by Bryan Berg,



For many years food truck marketing have gone from a maybe afterthought, to an agencies clients overall marketing and promotions plan to literally a driving component in their marketing and promotions tours and campaigns. The mobility and creative ability to expand your clients marketing foot print lends itself to many marketing and promotions applications, with the recent national food truck craze the consumer is already intrigued with the food truck concept and are open to experience what theses food trucks and ice cream trucks can offer.



abc, food truck marketing, food truck rental, Uncategorized

What is Experiential Marketing?

As a unique approach to the task of marketing goods and services, experiential marketing is a concept that integrates elements of emotions, logic, and general thought processes to connect with the consumer. The goal of experiential marketing is to establish the connection in such a way that the consumer responds to a product offering based on both emotional and rational response levels. Here are a few of the basics of experiential marketing, and how this process can often succeed when other marketing strategies fail.

Appealing to a variety of senses, experiential marketing seeks to tap into that special place within consumers that has to do with inspiring thoughts about comfort and pleasure, as well as inspiring a sense of practicality. This means that the marketer needs to have a firm grasp on the mindset of the target audience he or she wishes to attract. By understanding what the consumer is likely to think and feel, it is possible to get an idea of how to steer the customer in a direction that will relate with the product, and entice individuals to act on that impulse to purchase.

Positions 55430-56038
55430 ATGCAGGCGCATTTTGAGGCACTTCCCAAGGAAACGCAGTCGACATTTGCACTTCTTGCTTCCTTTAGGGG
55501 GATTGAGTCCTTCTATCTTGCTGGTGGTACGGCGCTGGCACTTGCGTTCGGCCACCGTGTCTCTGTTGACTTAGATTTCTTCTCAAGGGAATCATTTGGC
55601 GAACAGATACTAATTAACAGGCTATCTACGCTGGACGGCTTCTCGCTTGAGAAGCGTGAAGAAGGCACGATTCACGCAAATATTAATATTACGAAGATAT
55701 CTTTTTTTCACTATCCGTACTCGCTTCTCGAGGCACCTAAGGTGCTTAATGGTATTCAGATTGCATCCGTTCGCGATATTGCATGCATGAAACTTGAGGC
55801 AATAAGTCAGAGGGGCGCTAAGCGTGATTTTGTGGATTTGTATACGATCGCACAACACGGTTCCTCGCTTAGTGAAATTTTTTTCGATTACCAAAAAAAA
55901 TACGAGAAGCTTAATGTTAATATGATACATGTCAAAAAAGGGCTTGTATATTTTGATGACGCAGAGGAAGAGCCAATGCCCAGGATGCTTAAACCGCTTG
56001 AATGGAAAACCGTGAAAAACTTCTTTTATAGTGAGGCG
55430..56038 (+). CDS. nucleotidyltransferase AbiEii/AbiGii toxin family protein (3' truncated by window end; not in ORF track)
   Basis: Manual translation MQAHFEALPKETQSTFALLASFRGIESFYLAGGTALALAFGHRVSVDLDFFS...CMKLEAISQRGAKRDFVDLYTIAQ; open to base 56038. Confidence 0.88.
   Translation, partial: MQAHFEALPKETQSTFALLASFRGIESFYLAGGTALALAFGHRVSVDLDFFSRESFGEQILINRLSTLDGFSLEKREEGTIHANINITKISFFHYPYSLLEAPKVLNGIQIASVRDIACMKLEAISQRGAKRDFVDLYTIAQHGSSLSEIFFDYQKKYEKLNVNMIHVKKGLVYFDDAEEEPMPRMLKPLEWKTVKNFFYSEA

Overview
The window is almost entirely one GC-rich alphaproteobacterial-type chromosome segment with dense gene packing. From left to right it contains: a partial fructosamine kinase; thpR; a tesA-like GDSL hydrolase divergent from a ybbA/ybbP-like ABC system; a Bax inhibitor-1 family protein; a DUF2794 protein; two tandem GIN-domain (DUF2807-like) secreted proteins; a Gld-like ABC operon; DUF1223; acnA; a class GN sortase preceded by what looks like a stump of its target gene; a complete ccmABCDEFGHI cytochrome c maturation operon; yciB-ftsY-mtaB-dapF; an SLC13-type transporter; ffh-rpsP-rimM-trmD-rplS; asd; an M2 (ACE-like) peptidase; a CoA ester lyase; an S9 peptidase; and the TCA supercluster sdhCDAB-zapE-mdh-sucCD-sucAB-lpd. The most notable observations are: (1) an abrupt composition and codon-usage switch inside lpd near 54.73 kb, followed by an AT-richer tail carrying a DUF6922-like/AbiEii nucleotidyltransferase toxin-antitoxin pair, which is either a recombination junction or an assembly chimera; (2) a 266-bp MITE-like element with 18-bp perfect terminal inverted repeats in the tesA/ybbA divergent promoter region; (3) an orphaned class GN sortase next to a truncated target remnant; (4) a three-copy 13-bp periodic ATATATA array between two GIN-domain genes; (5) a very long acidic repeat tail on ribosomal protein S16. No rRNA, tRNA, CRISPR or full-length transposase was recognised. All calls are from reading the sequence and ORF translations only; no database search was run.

In order to engage in experiential marketing, it is necessary to engage as many of the senses as possible. Striking displays with powerful visual elements, such as websites, and visual media such as print ads should not only be visually appealing, but also conjure up daydreams of locales and reminders of sensations that are enjoyable to the individual. When used to create customer experiences of this nature, a sense of rapport between the product and the consumer is established that helps to make the good or service more desirable with each encounter.

Because experiential marketing connects with the consumer on multiple levels, the strategy is ideally suited for contemporary sales and marketing campaigns. Shortened attention spans demand that any ad campaign make a quick impression, or the opportunity to engage the consumer will quickly pass. While thirty second ads on radio and television once had a great impact, many people now use modern technology to avoid this sort of marketing approach.

This means that ads on the Internet, in print media, and on modern billboards must immediately catch the attention of prospective clients and hold that attention long enough to make an impact. Experiential marketing holds the key to making this happen. By appealing to all the senses, and making the connection quickly and seamlessly, this approach to the marketing task ensures that businesses can still attract and satisfy the needs and desires of consumers.
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What is Experiential Food Truck Marketing?

Experiential Food truck Marketing typically refers to an interactive way whereby consumers can interact with brands in a manner that creates a personalized and memorable experience. Also referred to as “engagement marketing”, “ food sampling”event marketing”, or “participation marketing”, Experiential Food Truck Marketing often relies on a live event whereby the host can engage directly with its consumers – drawing on multiple senses and emotions to dramatically stimulate a memorable life experience with their customer base.